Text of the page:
Anti-oxidants inhibit the attachment of small cell lung carcinoma to TNF-activated endothelial cells

Scott T. Pottratz, F. D. Sheski, D. M. Bernardo, V. Natarajan

Research output: Contribution to journalArticlepeer-review


Purpose: Small cell lung carcinoma (SCLC) is characterized by early metastasis. Attachment of cancer cells to the vascular endothelium is a critical event in the development of metastatic disease. Tumor necrosis factor-α (TNF) is a cytokine known to increase expression of endothelial cell (EC) adhesion molecules. Previous studies have shown that intracellular signalling by TNF may involve generation of reactive oxygen species. Therefore, we hypothesized that TNF would increase attachment of SCLC cells to EC and that anti-oxidants such as α-tocopherol and pyrollidine dithiocarbamate (PDTC) would block the TNF-mediated activation of EC, resulting in decreased cancer cell attachment. Methods: Attachment of 51Cr-labeled H82 cells (an SCLC cell line) to human umbilical vein EC was quantified using a standard attachment assay. Results: TNF activation of EC resulted in a time and concentration dependent increase in H82 cell attachment, with maximal attachment occurring after addition of 50 U/ml of TNF for 4 hours. Attachment increased from 10.2 ± 2.5% (control) to 24.4 ± 3.6% (TNF 50 U/ml × 4 hrs). Pre-incubation of the EC with α-tocopherol (50 μM) or PDTC (100 μM) completely inhibited the TNF-mediated increase in H82 cell attachment, but did not effect H82 cell attachment to untreated EC. Conclusions: These data demonstrate that the anti-oxidants α-tocopherol and PDTC block TNF-mediated increases in cancer cell attachment to EC. Clinical Implications: Anti-oxidants may be an important factor in the development of metastatic SCLC through their effects on cancer cell adhesion to the endothelium.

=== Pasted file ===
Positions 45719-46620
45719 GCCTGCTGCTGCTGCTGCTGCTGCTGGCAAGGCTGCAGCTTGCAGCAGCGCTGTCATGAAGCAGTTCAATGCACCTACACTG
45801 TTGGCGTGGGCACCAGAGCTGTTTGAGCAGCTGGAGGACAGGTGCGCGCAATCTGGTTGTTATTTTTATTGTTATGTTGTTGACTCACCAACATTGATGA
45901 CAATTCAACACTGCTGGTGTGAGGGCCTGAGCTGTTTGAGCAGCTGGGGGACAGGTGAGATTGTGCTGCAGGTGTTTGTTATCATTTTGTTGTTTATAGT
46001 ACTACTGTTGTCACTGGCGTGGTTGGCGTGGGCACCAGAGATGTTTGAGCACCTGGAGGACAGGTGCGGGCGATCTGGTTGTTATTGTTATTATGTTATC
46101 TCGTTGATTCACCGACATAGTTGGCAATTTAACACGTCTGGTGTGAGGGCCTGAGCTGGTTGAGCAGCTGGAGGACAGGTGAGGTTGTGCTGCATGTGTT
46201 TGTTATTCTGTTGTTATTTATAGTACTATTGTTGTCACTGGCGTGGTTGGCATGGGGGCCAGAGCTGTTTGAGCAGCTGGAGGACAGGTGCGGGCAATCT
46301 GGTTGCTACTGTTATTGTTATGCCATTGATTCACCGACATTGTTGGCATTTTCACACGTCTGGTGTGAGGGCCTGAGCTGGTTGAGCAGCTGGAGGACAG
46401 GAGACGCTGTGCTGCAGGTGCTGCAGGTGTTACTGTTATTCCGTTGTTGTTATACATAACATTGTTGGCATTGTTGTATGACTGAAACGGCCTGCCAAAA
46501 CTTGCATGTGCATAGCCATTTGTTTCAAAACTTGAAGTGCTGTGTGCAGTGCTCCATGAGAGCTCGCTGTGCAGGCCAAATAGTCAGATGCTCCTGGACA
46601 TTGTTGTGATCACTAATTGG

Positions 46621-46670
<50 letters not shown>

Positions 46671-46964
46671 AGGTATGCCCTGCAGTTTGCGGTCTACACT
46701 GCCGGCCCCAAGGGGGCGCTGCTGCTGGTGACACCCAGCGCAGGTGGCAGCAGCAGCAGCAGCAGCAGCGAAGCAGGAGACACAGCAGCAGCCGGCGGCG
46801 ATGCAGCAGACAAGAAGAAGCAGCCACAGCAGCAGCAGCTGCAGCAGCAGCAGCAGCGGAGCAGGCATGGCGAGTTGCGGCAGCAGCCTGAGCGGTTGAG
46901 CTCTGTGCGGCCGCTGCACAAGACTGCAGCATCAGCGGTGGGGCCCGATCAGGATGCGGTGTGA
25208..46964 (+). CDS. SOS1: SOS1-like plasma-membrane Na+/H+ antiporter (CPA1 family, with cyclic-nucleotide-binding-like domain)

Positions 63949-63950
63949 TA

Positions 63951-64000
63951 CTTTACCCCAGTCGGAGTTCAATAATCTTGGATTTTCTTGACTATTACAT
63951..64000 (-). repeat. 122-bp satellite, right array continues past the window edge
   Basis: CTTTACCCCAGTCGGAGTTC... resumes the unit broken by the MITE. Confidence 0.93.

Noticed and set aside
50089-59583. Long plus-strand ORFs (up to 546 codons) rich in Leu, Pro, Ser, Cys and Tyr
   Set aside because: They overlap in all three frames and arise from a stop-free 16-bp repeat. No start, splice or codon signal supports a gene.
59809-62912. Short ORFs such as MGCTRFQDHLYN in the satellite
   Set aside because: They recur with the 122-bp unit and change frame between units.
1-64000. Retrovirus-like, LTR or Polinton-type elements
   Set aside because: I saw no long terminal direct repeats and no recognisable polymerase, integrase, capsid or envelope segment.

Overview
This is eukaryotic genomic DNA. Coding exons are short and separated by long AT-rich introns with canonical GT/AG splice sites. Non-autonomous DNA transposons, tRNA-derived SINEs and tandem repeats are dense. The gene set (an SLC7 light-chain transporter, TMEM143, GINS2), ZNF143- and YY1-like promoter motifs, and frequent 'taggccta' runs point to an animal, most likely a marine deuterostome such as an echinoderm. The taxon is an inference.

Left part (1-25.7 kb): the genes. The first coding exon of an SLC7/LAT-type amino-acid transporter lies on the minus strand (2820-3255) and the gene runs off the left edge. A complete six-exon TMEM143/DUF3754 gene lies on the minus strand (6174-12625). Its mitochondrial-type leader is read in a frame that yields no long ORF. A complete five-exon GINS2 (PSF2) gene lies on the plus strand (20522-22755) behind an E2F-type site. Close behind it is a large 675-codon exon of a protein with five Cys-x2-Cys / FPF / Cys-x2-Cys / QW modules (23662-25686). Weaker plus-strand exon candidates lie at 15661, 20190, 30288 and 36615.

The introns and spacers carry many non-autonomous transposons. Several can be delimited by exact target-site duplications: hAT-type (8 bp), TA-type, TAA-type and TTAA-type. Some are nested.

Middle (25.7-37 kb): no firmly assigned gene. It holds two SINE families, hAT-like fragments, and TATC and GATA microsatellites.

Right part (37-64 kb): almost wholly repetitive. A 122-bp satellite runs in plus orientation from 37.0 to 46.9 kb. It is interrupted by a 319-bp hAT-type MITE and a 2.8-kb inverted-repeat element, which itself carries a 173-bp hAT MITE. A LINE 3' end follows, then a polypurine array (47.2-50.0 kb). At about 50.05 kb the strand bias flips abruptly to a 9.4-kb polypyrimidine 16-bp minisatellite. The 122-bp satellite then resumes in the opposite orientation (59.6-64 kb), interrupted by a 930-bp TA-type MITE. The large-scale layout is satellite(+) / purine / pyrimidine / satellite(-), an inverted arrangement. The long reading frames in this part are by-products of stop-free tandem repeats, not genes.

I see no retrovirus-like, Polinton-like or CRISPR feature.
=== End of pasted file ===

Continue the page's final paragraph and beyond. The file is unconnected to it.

Original languageEnglish (US)
Pages (from-to)103S
Issue number4 SUPPL.
StatePublished - Oct 1 1996

ASJC Scopus subject areas

  • Pulmonary and Respiratory Medicine
  • Critical Care and Intensive Care Medicine
  • Cardiology and Cardiovascular Medicine

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